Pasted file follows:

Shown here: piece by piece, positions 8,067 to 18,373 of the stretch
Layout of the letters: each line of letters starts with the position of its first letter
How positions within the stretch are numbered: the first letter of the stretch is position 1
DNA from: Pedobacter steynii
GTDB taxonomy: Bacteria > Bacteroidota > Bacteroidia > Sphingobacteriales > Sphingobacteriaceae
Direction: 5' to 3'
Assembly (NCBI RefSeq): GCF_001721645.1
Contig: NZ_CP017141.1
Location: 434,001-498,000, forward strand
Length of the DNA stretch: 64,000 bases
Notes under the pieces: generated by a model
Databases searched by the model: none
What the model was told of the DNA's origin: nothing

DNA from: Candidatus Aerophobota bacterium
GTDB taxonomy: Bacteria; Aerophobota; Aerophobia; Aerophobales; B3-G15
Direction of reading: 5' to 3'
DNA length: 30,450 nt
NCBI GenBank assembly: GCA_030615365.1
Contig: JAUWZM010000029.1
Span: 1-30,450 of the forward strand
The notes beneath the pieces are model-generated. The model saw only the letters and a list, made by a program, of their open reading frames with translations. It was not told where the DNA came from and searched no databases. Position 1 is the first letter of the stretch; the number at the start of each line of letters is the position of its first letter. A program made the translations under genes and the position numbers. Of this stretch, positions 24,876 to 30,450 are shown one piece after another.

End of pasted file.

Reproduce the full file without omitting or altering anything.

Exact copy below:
Shown here: piece by piece, positions 8,067 to 18,373 of the stretch
Layout of the letters: each line of letters starts with the position of its first letter
How positions within the stretch are numbered: the first letter of the stretch is position 1
DNA from: Pedobacter steynii
GTDB taxonomy: Bacteria > Bacteroidota > Bacteroidia > Sphingobacteriales > Sphingobacteriaceae
Direction: 5' to 3'
Assembly (NCBI RefSeq): GCF_001721645.1
Contig: NZ_CP017141.1
Location: 434,001-498,000, forward strand
Length of the DNA stretch: 64,000 bases
Notes under the pieces: generated by a model
Databases searched by the model: none
What the model was told of the DNA's origin: nothing

DNA from: Candidatus Aerophobota bacterium
GTDB taxonomy: Bacteria; Aerophobota; Aerophobia; Aerophobales; B3-G15
Direction of reading: 5' to 3'
DNA length: 30,450 nt
NCBI GenBank assembly: GCA_030615365.1
Contig: JAUWZM010000029.1
Span: 1-30,450 of the forward strand
The notes beneath the pieces are model-generated. The model saw only the letters and a list, made by a program, of their open reading frames with translations. It was not told where the DNA came from and searched no databases. Position 1 is the first letter of the stretch; the number at the start of each line of letters is the position of its first letter. A program made the translations under genes and the position numbers. Of this stretch, positions 24,876 to 30,450 are shown one piece after another.